6. Unwarned inculpatory statements obtained through non-custodial interrogation, although not barred by Miranda, may nevertheless be inadmissible if they were obtained in violation of the due process voluntariness requirement.
7. In determining whether a defendant's confession is voluntary, the essential inquiry is whether the statement was the product of the free and independent will of the accused. In making this determination, the court considers the following specific factors: (1) the accused's mental condition; (2) the manner and duration of the interrogation; (3) the ability of the accused to communicate with the outside world; (4) the accused's age, intellect, and background; (5) the fairness of the officers in conducting the interrogation; and (6) the accused's fluency in the English language.
8. A law enforcement officer's false statements to a suspect about the evidence implicating the suspect do not, by themselves, render the suspect's confession involuntary. Rather, they must be viewed in conjunction with the totality of the circumstances surrounding the confession to determine whether it was voluntarily made.
9. Under the totality of the circumstances in this case, the General Services Administration agent's conduct that included telling the defendant that she did not need an attorney for the interview, because it was not "that kind" of interview, rendered her statement involuntary and, thus, inadmissible.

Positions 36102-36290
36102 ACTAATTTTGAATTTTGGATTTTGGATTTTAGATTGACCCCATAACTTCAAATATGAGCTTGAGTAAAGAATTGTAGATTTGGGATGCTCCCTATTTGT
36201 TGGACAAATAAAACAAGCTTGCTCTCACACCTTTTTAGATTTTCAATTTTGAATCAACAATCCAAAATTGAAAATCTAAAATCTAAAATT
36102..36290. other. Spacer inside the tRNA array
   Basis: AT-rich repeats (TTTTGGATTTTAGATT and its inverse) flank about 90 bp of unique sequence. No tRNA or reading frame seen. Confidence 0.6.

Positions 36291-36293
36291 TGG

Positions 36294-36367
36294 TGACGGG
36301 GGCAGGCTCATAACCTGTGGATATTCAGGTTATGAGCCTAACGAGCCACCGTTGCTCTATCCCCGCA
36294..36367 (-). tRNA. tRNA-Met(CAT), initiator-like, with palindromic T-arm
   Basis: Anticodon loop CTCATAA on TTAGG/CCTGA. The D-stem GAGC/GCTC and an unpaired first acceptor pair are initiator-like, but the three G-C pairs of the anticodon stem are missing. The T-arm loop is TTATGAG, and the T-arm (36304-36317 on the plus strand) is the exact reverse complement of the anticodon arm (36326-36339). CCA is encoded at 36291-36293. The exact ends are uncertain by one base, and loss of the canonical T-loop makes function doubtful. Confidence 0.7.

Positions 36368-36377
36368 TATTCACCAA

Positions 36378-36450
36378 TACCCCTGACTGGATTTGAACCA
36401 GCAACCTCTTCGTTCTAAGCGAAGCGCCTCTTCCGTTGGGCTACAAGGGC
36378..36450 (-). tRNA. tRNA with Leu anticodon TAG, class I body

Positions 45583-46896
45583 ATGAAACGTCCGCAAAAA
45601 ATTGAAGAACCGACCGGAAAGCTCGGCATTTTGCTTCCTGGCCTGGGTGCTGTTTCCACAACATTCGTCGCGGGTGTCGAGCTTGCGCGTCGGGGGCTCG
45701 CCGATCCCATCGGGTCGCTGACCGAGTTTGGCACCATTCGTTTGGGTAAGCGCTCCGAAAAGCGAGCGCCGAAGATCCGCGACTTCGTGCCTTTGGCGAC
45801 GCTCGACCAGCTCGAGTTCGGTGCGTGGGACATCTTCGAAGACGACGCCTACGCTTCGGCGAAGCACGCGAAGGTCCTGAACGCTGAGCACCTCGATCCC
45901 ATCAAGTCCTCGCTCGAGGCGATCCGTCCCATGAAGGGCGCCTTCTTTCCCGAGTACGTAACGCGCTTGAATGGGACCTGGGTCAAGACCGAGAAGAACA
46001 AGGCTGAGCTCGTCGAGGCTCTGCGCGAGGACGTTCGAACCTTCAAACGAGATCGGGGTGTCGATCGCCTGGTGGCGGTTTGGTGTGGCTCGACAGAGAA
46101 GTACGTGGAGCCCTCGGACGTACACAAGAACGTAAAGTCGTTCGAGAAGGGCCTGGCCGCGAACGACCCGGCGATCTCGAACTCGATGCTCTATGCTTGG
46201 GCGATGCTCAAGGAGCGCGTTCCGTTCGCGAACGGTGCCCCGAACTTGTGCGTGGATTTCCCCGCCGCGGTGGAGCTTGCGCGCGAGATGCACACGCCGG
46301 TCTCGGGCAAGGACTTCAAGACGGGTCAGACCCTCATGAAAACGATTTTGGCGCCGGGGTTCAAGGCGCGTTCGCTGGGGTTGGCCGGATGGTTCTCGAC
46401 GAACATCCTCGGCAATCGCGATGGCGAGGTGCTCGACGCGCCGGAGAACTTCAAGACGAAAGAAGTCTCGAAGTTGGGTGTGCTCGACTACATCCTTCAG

The opinion of the court was delivered by: Rosen, J.
The district court suppressed statements Karin J. Morton made in an interview with a criminal investigator for the Government Services Administration (GSA), for failure to provide Miranda warnings and because of unfair conduct that rendered her statements involuntary. The State filed an interlocutory appeal. In an unpublished decision filed July 20, 2007, the Court of Appeals reversed the district court, holding that Miranda warnings were not required because the interview was not custodial. We granted Morton's petition for review. Although the Court of Appeals correctly determined that Miranda warnings were not required because the interview was not custodial, we hold that the agent's conduct rendered Morton's statements involuntary and thus inadmissible. Accordingly, we reverse the Court of Appeals, and affirm the judgment of the district court.
Morton worked for the Ottawa Recreation Commission (ORC), a taxpayer-funded entity that provides recreation services for the community of Ottawa. As part of her job duties, Morton was authorized to purchase federal surplus government property for the ORC. Federal surplus property is not available to the general public and is subject to use restrictions, including that personal use of the property is prohibited for a set period of time.